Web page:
An amplifier is a device that enables an input signal to control an output signal. The output signal has some or all of the characteristics of the input signal but generally is a greater magnitude than the input signal in terms of voltage, current, or power. Gain is the basic function of all amplifiers. Because of this gain, we can expect the output signal to be greater than the input signal. For example, if we have an input signal of 1 volt and an output signal of 10 volts, then the gain factor can be determined by:
Voltage gain is usually used to describe the operation of a small gain amplifier. In this type of an amplifier, the output signal voltage is larger than the input signal voltage. Power gain, on the other hand, is usually used to describe the operation of large signal amplifiers. In the case of power gain amplifiers, the gain is not based on voltage but on watts. A power amplifier is an amplifier in which the output signal power is greater than the input signal power. Most power amplifiers are used as the final stage of amplification and drive the output device. The output device could be a flight deck or cabin speaker, an indicator, or antenna. Whatever the device, the power to make it work comes from the final stage of amplification. Drivers for autopilot servos are sometimes contained in line replaceable units (LRUs) called autopilot amplifiers. These units take the low signal commands from the flight guidance system and amplify the signals to a level usable for driving the servo motors.
The classification of a transistor amplifier circuit is determined by the percentage of the time that the current flows through the output circuit in relation to the input signal. There are four classifications of operation: A, AB, B, and C. Each class of operation has a certain use and characteristic. No individual class of amplifiers is considered the best. The best use of an amplifier is a matter of proper selection for the particular operation desired.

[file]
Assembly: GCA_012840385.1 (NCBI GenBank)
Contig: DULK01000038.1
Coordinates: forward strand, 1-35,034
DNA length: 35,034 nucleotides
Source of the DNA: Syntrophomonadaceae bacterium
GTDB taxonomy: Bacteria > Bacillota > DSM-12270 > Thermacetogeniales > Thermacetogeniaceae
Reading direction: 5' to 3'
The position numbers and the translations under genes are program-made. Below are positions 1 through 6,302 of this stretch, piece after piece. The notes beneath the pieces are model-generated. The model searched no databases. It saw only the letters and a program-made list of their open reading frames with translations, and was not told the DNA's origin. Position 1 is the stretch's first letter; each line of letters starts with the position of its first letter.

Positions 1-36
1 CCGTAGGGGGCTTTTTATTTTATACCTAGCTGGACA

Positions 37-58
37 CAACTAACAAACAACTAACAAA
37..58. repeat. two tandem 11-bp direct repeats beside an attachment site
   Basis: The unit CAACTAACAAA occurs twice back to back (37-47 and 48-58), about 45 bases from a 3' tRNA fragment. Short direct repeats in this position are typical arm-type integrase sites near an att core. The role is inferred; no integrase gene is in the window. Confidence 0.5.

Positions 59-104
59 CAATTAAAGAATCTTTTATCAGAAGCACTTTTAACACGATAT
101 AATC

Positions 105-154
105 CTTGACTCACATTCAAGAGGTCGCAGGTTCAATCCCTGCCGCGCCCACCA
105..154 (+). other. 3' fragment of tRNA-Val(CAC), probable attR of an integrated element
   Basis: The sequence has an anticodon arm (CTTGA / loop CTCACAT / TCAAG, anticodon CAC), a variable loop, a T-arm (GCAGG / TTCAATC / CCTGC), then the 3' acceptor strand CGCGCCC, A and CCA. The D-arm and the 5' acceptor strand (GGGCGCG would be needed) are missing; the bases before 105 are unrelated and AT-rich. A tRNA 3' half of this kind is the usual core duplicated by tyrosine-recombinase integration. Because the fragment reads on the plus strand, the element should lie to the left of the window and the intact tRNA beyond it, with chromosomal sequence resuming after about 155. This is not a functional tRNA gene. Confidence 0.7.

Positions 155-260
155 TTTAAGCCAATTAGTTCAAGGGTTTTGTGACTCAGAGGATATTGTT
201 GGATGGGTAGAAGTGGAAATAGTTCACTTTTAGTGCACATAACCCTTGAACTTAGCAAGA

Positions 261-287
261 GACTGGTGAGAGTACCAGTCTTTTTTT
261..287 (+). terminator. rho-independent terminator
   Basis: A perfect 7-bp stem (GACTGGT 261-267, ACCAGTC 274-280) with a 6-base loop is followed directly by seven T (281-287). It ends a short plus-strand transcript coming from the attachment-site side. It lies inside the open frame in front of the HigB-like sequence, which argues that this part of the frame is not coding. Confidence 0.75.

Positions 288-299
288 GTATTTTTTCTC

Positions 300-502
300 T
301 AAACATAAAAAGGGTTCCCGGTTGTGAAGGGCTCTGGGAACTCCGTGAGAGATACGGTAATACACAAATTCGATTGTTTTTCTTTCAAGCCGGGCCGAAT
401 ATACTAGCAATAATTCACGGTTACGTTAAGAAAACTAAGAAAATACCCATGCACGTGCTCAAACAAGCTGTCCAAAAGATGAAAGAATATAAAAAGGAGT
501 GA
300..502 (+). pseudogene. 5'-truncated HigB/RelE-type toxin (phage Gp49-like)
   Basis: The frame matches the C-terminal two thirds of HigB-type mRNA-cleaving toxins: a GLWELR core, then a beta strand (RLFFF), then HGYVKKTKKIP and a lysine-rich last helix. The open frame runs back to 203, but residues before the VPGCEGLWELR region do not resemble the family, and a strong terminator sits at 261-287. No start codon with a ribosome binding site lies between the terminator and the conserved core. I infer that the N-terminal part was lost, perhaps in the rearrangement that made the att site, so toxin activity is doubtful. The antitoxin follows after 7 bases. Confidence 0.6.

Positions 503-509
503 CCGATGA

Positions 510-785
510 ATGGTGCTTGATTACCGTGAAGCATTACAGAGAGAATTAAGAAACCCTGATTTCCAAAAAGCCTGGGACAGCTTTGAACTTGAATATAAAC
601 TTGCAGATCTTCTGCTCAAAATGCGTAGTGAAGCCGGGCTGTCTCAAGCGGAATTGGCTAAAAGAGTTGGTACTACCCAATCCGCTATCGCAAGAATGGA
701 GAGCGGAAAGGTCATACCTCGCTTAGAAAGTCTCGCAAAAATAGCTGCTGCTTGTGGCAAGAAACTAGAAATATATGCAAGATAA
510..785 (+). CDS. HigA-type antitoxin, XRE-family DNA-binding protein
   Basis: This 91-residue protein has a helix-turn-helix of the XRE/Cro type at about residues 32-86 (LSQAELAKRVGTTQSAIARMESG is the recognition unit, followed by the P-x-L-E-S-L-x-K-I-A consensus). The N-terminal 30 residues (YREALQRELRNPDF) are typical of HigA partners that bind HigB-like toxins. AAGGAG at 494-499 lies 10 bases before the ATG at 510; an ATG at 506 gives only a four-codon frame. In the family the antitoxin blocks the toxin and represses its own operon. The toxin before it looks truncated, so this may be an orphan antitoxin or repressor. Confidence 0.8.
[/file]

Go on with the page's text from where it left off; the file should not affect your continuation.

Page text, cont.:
In the Class A operation, the current in the transistor flows for 100 percent or 360° of the input signal. [Figure 12-238]
Class A operation is the least efficient class of operation but provides the best fidelity. Fidelity simply means that the output signal is a good reproduction of the input signal in all respects other than the amplitude, which is amplified. In some cases, there may be some phase shifting between the input signal and the output signal. Typically, the phase difference is 180°. If the output signal is not a good reproduction of the input signal, then the signal is said to be distorted. Distortion is any undesired change to the signal from the input to the output.
The efficiency of an amplifier refers to the amount of power delivered to the output compared to the power supplied to the circuit. Every device in the circuit consumes power in order to operate. If the amplifier operates for 360° of input signal, then it is using more power than if it was using only 180° of input signal. The more power consumed by the amplifier, the less there is available for the output signal. Usually the Class A amplifier is used where efficiency is of little concern and where fidelity in reproduction is desired.
In the Class AB operation, the transistor current flows for more than 50 percent but less than 100 percent of the input signal. [Figure 12-239]
Unlike the Class A amplifier, the output signal is distorted. A portion of the output circuit appears to be truncated. This is due to the lack of current through the transistor during this point of operation. When the emitter in this case becomes positive enough, the transistor cannot conduct because the base to emitter junction is no longer forward biased. The input signal going positive beyond this point does not produce any further output and the output remains level. The Class AB amplifier has a better efficiency and a poorer fidelity than the Class A amplifier. These amplifiers are used when an exact reproduction of the input is not required but both the positive and negative portions of the input signals need to be available on the output.
In Class B operation, the transistor current flows for only 50 percent of the input signal. [Figure 12-240]
In this illustration, the base-emitter bias does not allow the transistor to conduct whenever the input signal is greater than zero. In this case, only the negative portion of the input signal is reproduced. Unlike the rectifier, the Class B amplifier does not only reproduce half of the input signal, but it also amplifies it. Class B amplifiers are twice as efficient as the Class A amplifier because the amplifying device only uses power for half of the input signal.
In Class C operations, transistor current flows for less than 50 percent of the input signal. [Figure 12-241]
This class of operation is the most efficient. Because the transistor does not conduct except during a small portion of the input signal, this is the most efficient class of amplifier. The distortion of the Class C amplifier is greater (poor fidelity) than the Class A, AB, and B amplifiers because a small portion of the input signal is reproduced on the output. Class C amplifiers are used when the output signal is used for only small portions of time.
Methods of Coupling